How to encourage kids to speak the minority language

After talking about introducing fluency in both languages from day one now we focus on tips that encourage children to use their minority language more.

Here at Kids in Madrid we often discuss the difficulty of keeping up the minority language whilst our youngsters begin to socialize with Spanish children and are having childhood experiences in this beautiful new language that is foreign to one or both of their parents. In our guide to the common methods of bringing children up bilingually we outline the practical steps that parents can take in order to introduce fluency in both languages from day one. Now it is time to focus on tips that encourage children to use their minority language fluently.

Advice from peers

The internet is full of parent bloggers like me who share nuggets of advice as we bring up bicultural and bilingual children. Here are some of the voices for September 2019:

Home baking ingredients in MadridMarie, a French mum bringing up her children in the United States, writes frankly about her mixed feelings now that the summer holidays have ended and her children are back at school. “Summers are golden for practising the minority language (in my case – French) and they come back with more vocabulary and fluency”, she says. Most of us make the most of the summer break to go back “home” and recharge our batteries, providing our children with little option but to speak the minority language in order to communicate with wider family and friends in their parents’ home country. Marie’s sensible advice includes Skyping with family back home; cooking with your children using the minority language; finding other families using the same minority language with whom to socialize and watching YouTube videos & films in the minority language.

Writing in Bilingual Child’s Play, blogger Mom Sue, who is bringing up her children bilingually in French without being a native French speaker herself, suggests keeping a diary of proud moments of the bilingual journey, including noting down when your children recount their school day in the minority language. Re-read those tales to your child and thus reinforce the fun memories of that school day in the minority language, rather than in the language it was first experienced in.


If English is the minority language, you are in luck as Madrid is peppered with English-speaking playgroups. As mentioned in last year’s post, there are many English language social groups in Madrid, from toddlers mornings to outdoors activity organizers, that meet regularly to do fun things in English with their kids. The joy of being able to socialize with other likeminded families makes minority language fluency a less daunting task.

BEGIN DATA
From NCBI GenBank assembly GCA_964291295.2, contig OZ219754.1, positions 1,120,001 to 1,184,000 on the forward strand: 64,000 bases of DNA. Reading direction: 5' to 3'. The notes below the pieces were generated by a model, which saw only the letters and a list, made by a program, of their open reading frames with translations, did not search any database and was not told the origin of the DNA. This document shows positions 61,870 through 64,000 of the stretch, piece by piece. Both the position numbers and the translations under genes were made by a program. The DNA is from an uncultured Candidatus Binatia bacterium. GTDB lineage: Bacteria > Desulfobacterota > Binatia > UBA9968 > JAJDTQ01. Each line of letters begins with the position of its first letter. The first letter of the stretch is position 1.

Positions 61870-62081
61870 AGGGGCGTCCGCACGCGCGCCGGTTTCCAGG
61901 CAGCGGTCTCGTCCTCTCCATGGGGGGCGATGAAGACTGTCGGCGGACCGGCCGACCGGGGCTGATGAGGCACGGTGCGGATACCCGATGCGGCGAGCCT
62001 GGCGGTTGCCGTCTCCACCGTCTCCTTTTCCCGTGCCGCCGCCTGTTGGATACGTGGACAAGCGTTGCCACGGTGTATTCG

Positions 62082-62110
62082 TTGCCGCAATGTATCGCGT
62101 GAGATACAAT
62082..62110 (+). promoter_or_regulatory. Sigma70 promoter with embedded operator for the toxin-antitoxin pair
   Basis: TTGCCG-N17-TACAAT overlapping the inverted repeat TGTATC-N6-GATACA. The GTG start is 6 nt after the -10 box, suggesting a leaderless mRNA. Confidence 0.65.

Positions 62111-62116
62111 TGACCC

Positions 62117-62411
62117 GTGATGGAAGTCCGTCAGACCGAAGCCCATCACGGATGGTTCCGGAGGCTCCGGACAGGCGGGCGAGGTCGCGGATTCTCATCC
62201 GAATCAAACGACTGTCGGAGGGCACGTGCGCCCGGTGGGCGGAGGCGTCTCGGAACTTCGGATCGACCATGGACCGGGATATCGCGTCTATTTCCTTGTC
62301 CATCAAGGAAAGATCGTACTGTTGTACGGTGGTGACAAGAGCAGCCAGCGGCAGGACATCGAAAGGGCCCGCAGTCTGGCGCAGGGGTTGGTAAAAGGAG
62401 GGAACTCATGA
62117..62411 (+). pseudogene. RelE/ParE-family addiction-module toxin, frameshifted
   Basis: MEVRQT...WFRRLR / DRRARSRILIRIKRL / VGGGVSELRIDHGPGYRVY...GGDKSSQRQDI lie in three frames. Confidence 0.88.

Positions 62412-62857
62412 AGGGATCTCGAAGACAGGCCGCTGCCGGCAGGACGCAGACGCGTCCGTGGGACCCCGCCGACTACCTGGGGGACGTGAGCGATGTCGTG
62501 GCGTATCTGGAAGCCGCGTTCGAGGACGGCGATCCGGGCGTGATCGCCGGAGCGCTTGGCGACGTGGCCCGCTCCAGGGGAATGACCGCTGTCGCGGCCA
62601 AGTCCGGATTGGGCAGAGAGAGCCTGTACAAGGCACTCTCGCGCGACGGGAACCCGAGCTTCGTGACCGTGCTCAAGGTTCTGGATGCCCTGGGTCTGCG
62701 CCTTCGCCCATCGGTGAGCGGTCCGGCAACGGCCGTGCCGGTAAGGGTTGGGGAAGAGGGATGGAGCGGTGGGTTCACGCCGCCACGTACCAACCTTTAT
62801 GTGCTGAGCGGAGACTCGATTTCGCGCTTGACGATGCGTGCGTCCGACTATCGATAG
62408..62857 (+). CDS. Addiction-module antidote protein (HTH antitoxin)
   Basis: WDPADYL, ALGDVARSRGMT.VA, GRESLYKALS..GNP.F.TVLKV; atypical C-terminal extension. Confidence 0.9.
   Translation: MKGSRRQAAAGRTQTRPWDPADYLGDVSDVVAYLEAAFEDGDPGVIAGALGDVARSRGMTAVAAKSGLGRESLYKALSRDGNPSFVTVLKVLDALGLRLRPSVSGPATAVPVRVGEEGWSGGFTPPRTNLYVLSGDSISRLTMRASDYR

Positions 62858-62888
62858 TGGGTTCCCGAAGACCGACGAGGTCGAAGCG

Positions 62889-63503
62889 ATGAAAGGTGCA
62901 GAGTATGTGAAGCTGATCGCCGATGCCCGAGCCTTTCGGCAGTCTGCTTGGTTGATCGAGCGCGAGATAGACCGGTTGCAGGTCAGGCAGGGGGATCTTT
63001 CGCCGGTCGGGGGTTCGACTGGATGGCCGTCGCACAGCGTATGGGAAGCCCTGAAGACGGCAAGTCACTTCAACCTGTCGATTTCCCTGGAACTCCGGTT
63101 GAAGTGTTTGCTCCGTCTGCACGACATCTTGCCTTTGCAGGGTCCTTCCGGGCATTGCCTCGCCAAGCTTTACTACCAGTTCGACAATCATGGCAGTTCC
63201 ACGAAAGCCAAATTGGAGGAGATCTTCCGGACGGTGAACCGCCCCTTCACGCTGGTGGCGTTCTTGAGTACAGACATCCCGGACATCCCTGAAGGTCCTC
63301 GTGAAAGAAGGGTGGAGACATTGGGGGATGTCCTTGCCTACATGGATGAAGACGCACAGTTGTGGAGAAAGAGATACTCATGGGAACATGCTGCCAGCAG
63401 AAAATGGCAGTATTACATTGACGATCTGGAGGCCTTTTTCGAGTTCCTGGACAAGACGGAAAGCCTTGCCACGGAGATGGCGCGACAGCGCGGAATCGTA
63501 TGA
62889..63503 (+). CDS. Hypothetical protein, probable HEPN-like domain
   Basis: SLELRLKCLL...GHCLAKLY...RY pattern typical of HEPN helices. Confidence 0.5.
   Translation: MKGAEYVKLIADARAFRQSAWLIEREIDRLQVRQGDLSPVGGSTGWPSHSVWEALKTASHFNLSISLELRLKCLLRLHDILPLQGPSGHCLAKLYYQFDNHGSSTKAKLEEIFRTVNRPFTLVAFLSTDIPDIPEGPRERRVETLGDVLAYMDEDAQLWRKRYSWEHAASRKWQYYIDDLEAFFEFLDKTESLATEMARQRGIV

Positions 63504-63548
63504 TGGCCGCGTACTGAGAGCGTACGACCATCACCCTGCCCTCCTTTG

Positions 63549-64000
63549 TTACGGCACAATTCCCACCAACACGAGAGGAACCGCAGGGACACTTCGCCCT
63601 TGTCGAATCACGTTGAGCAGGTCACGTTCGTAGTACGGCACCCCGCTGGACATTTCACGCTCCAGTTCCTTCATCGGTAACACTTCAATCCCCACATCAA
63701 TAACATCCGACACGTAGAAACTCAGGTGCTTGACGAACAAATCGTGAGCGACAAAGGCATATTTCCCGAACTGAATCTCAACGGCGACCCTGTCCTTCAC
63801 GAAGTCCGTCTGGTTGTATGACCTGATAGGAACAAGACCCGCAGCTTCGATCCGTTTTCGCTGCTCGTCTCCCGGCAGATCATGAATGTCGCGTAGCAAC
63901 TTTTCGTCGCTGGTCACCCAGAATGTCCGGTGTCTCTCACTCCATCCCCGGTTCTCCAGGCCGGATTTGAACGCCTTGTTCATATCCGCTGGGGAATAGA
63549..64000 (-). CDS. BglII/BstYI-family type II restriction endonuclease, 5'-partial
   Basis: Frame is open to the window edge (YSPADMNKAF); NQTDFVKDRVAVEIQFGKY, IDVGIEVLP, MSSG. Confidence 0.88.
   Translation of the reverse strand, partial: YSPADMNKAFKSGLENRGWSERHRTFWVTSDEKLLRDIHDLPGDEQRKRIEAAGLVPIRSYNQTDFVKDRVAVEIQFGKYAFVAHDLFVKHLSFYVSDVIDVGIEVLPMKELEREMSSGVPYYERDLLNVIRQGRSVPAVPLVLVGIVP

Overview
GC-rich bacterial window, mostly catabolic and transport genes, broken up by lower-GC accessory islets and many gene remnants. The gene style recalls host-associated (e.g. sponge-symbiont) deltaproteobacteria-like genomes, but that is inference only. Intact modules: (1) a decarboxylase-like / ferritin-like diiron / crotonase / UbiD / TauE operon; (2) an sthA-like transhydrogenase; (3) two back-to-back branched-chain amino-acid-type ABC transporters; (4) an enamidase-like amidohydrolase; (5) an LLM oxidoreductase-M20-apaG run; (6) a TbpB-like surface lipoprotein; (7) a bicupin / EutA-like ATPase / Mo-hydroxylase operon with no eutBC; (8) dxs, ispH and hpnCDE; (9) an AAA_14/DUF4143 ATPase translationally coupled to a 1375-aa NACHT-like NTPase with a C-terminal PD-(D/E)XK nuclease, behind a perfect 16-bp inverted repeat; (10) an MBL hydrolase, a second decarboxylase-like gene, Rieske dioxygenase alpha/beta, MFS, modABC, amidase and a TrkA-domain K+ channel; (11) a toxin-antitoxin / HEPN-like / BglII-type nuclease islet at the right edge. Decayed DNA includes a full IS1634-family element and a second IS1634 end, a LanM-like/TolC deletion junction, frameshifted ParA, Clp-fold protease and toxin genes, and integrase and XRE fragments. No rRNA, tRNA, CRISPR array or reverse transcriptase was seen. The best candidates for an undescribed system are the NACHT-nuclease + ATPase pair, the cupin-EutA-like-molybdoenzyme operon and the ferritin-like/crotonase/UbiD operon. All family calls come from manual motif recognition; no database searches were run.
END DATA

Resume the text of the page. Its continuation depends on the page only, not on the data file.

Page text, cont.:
The advantages of an au pair

The legalities of homeschooling in Spain

Inviting a native speaker of the minority language to your home as an au pair can be very rewarding. Although most au pairs come to Spain with the aim of learning Spanish, they have little problem chatting to your children in the minority language in exchange for conversation in the evening with the parents in Spanish. Sammy-Jo, writing in, reminds us that young adults are fun-loving, know how to communicate through play and are in tune with the music tastes of youngsters.  Who better to encourage your children to speak the minority language when back in Spain?

Other minority languages for families in Madrid

For families who speak other languages there are cultural centres for almost every foreign language imaginable in Madrid. From Arabic, Chinese, and French, to Dutch, Polish, Czech and Finnish,  the list is endless and Madrid’s truly multicultural identity shines out through the availability of meeting places for speakers of non-Spanish, non-English mother tongue languages. Some of these cultural centres have organized language acquisition curriculums that are taught to youngsters from aged 3+ throughout the year at special weekend classes. The only pre-requisite for all these children’s classes at the cultural centres is that one or both parents speaks the minority language as a mother tongue.

Learning a third language for fun

Homeschooling communitiesAnd for those of you who are brave enough to consider embracing a third language at home, why not check out our recommendations here? There is a range of service providers in Madrid who teach French, German and Chinese from scratch to small groups of children.

We are always interested in hearing about your experiences as a multilingual family in Madrid. We look forward to reading your comments on our Facebook page!